So last week, we contacted a company that supposedly will negotiate with our mortgage company for an up-front fee, and I was going to go with them until I went to the California Attorney General’s webpage and found out that it was illegal for them to take a fee from us until after they had provided the services. Yesterday I called Indymac and after leaving my voice mail message in disgust, I called the Consumer Credit Counseling Service in my area, as suggested by the AG’s office, and was surprised to hear only confusion on their end. They suggested that I try to find a branch of Indymac and go in and talk to them, even though there are no branches in my area (in fact, the nearest branch is an 8 hour drive away). That was their best suggestion after a roughly 20 second phone call. No service from them was suggested or provided to this consumer regarding credit or counseling, so I’d say they failed completely.

To me, this is a bizarre situation. In my experience, and in all of the classes I’ve taken from high-school on, I’ve been told that the person who is owed money is the one that constantly tries to contact the person who owes them money. This is completely the opposite of my current situation. I’ve been calling them for MONTHS, and I haven’t even gotten any kind of confirmation that I’ve contacted them. I feel like I’m hounding them. I imagine them cowering in some room someplace, saying “Don’t answer the door, that guy owes me money!” It’s nuts. We hear all the time that if you’re in financial trouble that the worst thing to do is to stop talking to your lenders. That’s not my problem. They have stopped talking to me, even before we could talk about a possible solution! Is this the Indymac Federal Bank who was supposed to be a model of working things out with their customers, as was reported just a few months ago?

I hate to say it, but the real feeling I have is that this problem is so large for these people that they actually have no idea how to tackle it. Indymac can’t figure out what they can do, Congress can’t figure out what they should do, and the CCCS doesn’t know who they are, what day it is, or remember how they got to work (“What’s that ringing thing? What happens if I pick this thing up?”) The problem of foreclosures has gotten so huge that they are unable to figure a way out, and have decided to simply shut-down all thought and hope the automatic systems take care of the problem, or that by some miracle, it simply vanishes; the nightmare over with the dawning of a beautiful new day. Unfortunately, the dawning morning is the dream, and the financial crisis is real.

My family and I would like to keep the house, but we have completely lost our investment in it. The question is: “Should I keep plunging money into an investment that is currently, and probably always will have a negative return on my investment?” The businessman in me says no. Any further investment is money lost, unless Indymac can reduce our payments to a reasonable level. No offense intended, but that’s the right business decision. However, this is about family. If I could work out something else, I would, but it’s going to require Indymac to at least return my phone calls. The question for them is: “Do you want to definitely lose 2/3 of your investment, or find some way to lose ¼ or less (or possibly nothing, but no more than 2/3)?” Their current actions say they would rather definitely lose big than risk losing small. They know where I live and have all of my contact phone numbers.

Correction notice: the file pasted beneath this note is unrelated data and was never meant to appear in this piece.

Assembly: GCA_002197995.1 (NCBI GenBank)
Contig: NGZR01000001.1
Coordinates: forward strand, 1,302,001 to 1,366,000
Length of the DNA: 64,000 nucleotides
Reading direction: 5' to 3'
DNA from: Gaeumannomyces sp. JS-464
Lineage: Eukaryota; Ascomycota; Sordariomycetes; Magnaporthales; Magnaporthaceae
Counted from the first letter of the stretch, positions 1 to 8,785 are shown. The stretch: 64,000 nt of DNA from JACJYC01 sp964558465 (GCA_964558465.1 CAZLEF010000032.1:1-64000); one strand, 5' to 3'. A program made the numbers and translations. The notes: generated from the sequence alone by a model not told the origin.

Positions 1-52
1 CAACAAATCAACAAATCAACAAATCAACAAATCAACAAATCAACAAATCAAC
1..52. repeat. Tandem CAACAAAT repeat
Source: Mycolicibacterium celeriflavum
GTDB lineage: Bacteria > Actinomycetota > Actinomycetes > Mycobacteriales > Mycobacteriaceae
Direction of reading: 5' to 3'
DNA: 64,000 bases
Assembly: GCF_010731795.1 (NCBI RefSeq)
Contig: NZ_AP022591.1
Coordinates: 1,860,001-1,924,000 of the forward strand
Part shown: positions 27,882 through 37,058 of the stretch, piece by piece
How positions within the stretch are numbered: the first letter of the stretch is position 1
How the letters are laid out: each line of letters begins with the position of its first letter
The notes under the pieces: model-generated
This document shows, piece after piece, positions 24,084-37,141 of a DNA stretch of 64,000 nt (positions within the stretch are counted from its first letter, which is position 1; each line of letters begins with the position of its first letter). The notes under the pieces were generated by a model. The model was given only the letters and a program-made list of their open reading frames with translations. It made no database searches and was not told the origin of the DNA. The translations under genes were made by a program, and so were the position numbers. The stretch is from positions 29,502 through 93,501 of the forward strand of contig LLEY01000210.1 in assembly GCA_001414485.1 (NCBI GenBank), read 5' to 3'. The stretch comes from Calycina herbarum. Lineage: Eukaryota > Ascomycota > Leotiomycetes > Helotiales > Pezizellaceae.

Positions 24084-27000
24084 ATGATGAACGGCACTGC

I would love to hear from other people. Do you have any suggestions on what to do next? Are you in or have you been in a similar situation? Do you work at Indymac and know what is happening? I’m completely at a loss, and for once in my life, I have no idea what to do next.


Anonymous said...

IndyMac Bank forced me to walk away from my HOME due to their non-response of my simply trying to re-finance my loan BEFORE it adjusted. I HAD an 850 credit score, a lawyer writing and calling them for months with no response except form letters. To date, it's been 17 months of trying to resolve this. I moved from the property before they ruined my perfect credit. I have lost over 300,000 - most of my retirement dollars. Is this legal on their part?? Is there anything we all can do? There must be thousands in the same situation.

Ed Smallwood said...

I cross-posted this blog entry at The Daily Kos and got a lot of helpful (and just a few not-very helpful) comments. You may want to check it out at